Household Wealth & Educational Attainment: What kind of education matters in the 21st century?

Housing has always been part of any family’s dream, and also happens to define the wealth of a family. With anywhere between 63 to 69% of the US household being homeowners over the years and with wealth of a family also connected to the level of education, it appeared relevant to determine the relationship between levels of educational attainment over the years to relative ratio of Median Household Income (MHI) to Median New Home Prices (MNHP), which partly defines household wealth. To get a better understanding of this data, several charts were generated using US census data, and those are presented below.

Based on the census data,[1] though the median household income and educational attainment (see Figure 1) has been increasing over the years, the ratio of MHI to MNHP with respect to education attainment appears to be decreasing over time (see Figure 2) suggesting that the rate of increase in new home prices outsize the rate of increase in median household income.

With the current population increasing from around 200 million to 320 million since 1975 (based on census data), and with the forecast for US population & global workforce expected to hover around 400 – 450 million & 5 billion respectively by 2050 [2], what is in store for the future? Note: Similar such analysis can be extrapolated to several other parts of the world.

1. Should educational attainment increase further to keep up with inflation?

2. Would there be enough relevant jobs matching education, even if students were to secure these additional degrees?

3. Would there be more investor-backed educational institutions created in the marketplace to match the demand for education?

4. Would increasing the number of educational institutions or increasing educational offerings through different formats combat rising educational costs?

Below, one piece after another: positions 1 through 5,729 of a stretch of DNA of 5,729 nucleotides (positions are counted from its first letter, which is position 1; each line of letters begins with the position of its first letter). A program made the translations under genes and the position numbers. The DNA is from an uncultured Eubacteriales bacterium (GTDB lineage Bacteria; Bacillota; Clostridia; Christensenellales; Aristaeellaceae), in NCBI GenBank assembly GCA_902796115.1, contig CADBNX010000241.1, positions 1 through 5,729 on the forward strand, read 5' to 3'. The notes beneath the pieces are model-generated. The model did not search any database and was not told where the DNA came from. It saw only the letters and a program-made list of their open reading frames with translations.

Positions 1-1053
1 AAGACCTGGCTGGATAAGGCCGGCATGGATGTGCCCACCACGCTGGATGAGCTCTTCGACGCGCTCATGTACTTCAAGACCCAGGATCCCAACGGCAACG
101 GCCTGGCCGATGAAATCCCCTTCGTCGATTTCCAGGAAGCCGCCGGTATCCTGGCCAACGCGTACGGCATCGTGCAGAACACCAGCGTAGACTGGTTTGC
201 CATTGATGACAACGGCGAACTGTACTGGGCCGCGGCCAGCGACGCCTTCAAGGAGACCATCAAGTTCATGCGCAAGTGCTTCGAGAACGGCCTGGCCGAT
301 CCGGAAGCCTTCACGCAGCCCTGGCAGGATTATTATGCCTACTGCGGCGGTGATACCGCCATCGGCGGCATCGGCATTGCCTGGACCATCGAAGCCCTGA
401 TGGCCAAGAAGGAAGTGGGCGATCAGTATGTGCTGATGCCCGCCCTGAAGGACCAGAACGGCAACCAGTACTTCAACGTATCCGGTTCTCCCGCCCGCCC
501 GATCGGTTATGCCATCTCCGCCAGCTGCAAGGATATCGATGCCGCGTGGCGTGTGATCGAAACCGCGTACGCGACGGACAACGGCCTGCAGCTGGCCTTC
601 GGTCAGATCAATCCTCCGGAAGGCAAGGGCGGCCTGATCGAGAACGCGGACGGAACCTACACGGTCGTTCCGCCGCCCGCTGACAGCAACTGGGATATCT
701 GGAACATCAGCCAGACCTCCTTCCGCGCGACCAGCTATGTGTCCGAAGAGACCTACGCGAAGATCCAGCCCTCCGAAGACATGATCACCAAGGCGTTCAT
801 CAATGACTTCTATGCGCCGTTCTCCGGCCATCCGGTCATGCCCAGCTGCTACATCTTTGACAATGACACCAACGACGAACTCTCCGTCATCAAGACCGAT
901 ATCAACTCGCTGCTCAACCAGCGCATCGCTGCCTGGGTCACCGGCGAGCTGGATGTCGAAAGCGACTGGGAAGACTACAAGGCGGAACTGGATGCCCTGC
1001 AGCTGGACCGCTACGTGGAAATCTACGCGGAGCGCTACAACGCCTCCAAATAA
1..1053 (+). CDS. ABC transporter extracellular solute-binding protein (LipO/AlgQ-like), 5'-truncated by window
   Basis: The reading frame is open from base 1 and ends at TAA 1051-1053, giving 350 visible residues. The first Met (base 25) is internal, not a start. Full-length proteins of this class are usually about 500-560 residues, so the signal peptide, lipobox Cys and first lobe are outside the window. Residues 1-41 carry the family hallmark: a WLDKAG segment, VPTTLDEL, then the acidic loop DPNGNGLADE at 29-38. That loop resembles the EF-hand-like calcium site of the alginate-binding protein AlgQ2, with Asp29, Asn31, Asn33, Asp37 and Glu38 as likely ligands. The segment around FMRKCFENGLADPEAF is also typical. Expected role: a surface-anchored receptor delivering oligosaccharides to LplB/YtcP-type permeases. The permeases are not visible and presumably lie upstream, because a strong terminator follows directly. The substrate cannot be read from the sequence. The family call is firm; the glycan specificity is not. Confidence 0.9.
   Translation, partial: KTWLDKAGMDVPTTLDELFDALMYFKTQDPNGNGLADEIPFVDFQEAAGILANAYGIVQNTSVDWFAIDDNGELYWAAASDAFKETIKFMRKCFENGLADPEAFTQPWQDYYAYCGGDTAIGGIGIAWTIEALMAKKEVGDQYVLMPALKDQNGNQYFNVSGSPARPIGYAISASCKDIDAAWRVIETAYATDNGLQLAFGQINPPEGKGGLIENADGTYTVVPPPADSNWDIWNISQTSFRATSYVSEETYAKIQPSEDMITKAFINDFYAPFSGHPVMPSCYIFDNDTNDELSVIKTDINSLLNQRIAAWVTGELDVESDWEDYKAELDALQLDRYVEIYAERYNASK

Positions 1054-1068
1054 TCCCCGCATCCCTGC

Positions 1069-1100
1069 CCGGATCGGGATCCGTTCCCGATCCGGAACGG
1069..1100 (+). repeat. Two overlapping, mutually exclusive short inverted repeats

5. Would the educational quality get compromised to meet the demand, and also to extract maximum revenue (and not utility) from the market?

6. With employment market trending towards sole dependence on third-party consultants, networking and recruiters, would education be valued in the first place?

7. If education is important, what kind of education is needed in the 21st century in order to reap the benefits of educating ourselves?

These concerns should be addressed in the near future for the value of education not to be diluted any further.

Points to consider:

- In this technological, knowledge-based world, information spreads faster than we think, and connects not only people but also various areas of focus. For that reason, educational institutions should take a balanced approach, and should include a curriculum that bridges various areas together, thus providing all the necessary tools to think, analyze, and solve problems from different perspectives.

- It is also important that merit is valued, and would result in meaningful jobs for majority of the qualified workforce

- There needs to be clear, objective performance metrics in place to retain top talent

Note: This particular article presents a simplified analysis connecting educational attainment to the ratio of MHI/MNHP. There are certainly other variables to consider for a deeper analysis, but with most of the population pursuing higher education to enhance job opportunities and career, this analysis connecting the ratio of MHI/MNHP with educational attainment appears relevant.


Data used for various analyses: Trend charts (updated periodically with more data)

Uniqueness about these analyses

Housing Enigma: To be a Multi-(Millionaire or Billionaire) (June, 2014)

Educational Attainment & Household Wealth: Future of Education (June, 2014)

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